Basinhopping.jl

The basinhopping global optimization algorithm written in the Julia programming language
Author gamatos
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1 Year Ago
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December 2022

Basinhopping.jl

Description

Julia implementation of the basinhopping global optimization algorithm. This algorithm attempts to find the global minimum of a given function by successively performing a local optimization followed by a perturbation of the optimal parameters. This allows the algorithm to "jump" between local minima until the global one is found. An acceptance test determines whether a "jump" is performed or not.

Tutorial

Basic usage

```using Optim
using Basinhopping
using LinearAlgebra

f(x) = norm(x)

# Define local optimiser to use
opt = (initial_guess)->optimize(f, initial_guess, LBFGS())

# Optimise
ret = basinhopping(opt, [1.0, 1.0], BasinhoppingParams(niter=200))```

Optional arguments are passed using the `BasinhoppingParams` constructor. The keyword arguments are

• `niter`: Integer specifying how many local optimisations should be performed.
• `step_taker`: How to perturb local minimum parameters to find initial condition for next local optimization (see Perturbation of optimal parameters).
• `test`: Determines how to decide whether to accept a local minimum or to discard it (see Acceptance criteria).
• `callback`: Function that gets called after each local optimization. Has signature `(x, min, new_x, new_min, test_result) -> bool`. Returning `true` stops the algorithm.
• `niter_success`: If more than this number of tests are rejected, return current minimum as the global minimum. Defaults to going through all iterations regardless of number of rejections.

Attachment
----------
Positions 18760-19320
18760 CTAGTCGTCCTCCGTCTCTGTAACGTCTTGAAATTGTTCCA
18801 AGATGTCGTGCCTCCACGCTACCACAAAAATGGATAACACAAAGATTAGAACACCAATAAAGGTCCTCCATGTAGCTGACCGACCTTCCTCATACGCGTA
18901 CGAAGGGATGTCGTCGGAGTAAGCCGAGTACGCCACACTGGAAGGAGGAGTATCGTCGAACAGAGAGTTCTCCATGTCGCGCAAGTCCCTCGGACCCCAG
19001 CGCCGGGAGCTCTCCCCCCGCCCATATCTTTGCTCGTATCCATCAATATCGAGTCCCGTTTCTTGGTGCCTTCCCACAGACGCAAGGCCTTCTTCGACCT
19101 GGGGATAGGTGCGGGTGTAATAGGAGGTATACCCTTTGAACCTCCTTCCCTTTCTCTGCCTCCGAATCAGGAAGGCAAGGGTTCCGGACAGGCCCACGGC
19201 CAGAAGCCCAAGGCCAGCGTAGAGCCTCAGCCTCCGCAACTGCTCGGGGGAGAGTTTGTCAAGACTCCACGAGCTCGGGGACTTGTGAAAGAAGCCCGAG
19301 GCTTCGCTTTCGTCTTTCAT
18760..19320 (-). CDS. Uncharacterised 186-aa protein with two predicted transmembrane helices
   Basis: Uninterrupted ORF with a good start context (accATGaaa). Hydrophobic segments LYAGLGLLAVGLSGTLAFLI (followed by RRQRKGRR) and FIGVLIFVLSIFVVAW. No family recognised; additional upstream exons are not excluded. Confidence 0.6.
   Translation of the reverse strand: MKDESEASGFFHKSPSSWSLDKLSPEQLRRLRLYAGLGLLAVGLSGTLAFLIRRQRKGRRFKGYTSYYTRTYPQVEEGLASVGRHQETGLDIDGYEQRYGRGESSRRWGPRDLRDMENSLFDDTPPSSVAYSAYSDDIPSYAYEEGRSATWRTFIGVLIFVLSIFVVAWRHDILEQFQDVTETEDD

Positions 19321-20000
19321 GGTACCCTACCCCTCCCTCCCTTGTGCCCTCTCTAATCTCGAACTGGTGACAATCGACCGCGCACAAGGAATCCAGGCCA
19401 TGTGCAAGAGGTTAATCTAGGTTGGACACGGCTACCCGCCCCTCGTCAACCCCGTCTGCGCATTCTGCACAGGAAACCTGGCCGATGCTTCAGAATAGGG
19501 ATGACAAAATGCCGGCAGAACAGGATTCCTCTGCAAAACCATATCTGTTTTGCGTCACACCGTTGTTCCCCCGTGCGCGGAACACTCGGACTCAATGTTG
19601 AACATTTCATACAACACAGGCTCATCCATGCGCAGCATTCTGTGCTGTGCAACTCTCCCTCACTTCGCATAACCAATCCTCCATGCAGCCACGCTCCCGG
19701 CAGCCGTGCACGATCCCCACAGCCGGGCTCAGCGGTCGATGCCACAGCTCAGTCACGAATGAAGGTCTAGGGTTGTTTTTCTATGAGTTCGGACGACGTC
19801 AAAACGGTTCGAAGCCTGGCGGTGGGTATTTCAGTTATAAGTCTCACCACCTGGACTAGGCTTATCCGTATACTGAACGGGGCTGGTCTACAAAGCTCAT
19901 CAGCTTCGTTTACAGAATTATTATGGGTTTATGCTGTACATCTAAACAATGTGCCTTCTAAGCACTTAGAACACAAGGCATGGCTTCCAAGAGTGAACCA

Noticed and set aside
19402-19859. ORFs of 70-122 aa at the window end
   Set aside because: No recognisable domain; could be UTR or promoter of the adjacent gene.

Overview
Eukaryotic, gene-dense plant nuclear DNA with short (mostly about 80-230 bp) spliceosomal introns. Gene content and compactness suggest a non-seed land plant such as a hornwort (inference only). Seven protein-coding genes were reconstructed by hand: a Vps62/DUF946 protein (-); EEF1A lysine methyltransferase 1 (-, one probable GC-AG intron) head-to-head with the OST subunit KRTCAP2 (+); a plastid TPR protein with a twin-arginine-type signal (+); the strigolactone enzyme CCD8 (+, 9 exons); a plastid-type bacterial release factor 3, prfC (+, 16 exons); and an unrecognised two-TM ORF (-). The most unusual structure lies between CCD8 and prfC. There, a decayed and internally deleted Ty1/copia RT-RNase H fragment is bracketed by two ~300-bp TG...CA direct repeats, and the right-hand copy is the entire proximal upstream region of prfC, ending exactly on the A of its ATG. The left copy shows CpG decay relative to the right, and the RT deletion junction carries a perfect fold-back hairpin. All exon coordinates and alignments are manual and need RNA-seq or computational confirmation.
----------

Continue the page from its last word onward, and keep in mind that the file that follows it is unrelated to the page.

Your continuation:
The optimizer supplied must return a structure which has the following functions defined: `minimizer`, `minimum`, `f_calls`, `g_calls`, `h_calls`. This follows the interface of interface `Optim.jl`, which is supported as a provider of local optimizers.

Acceptance criteria

After a local minimum is found, it is compared to the previously found minimum using an acceptance test. The test is specified by passing an instance of a subtype of `AcceptanceTest` to the `test` keyword argument of `BasinhoppingParams`.

The default acceptance test is a Metropolis test, and is specified by the `MetropolisTest` structure. The test is accepted if the new minimum has a lower value than the previous one; otherwise it is accepted with probability

`exp(-(new_minimum - old_minimum) / T)`

where `T` (the temperature) is passed as a parameter to the structure.

To implement a custom acceptance criterion, create a subtype of `AcceptanceTest` and implement the `take_step!(d::StepTaker, x)` function for that type, where `x` are the coordinates of the current minimum.

Perturbation of optimal parameters

After a local minimum is found, the coordinates of that minimum are perturbed and a new local optimization is performed. The method by which that perturbation is made is defined by passing an instance of a subtype of `StepTaker` to the `step_taker` keyword argument of `BasinhoppingParams`. The default perturbation is a uniform random perturbation in every direction in the coordinates, and is specified by the `RandomDisplacement` structure.

To implement a custom perturbation, create a subtype of `StepTaker` and implement

• A `take_step!(d::StepTaker, x)` function for that type, where `x` are the coordinates of the current minimum.
• An `update!(d::StepTaker, nstep::Int, naccept::Int)` function, where `nstep` is the number of local optimisations performed so far and `naccept` is the number of those which were accepted by the acceptance test. This function gets called between iterations and allows one to update the parameters of the step taker dynamically.

Installation

The package can be installed with Pkg.add

`julia> using Pkg; Pkg.add("Basinhopping")`

or through the pkg REPL mode by typing

``````] add Basinhopping
``````

References

1. Wales, David J. 2003, Energy Landscapes, Cambridge University Press, Cambridge, UK.
2. Wales, D J, and Doye J P K, Global Optimization by Basin-Hopping and the Lowest Energy Structures of Lennard-Jones Clusters Containing up to 110 Atoms. Journal of Physical Chemistry A, 1997, 101, 5111.
3. https://docs.scipy.org/doc/scipy/reference/generated/scipy.optimize.basinhopping.html

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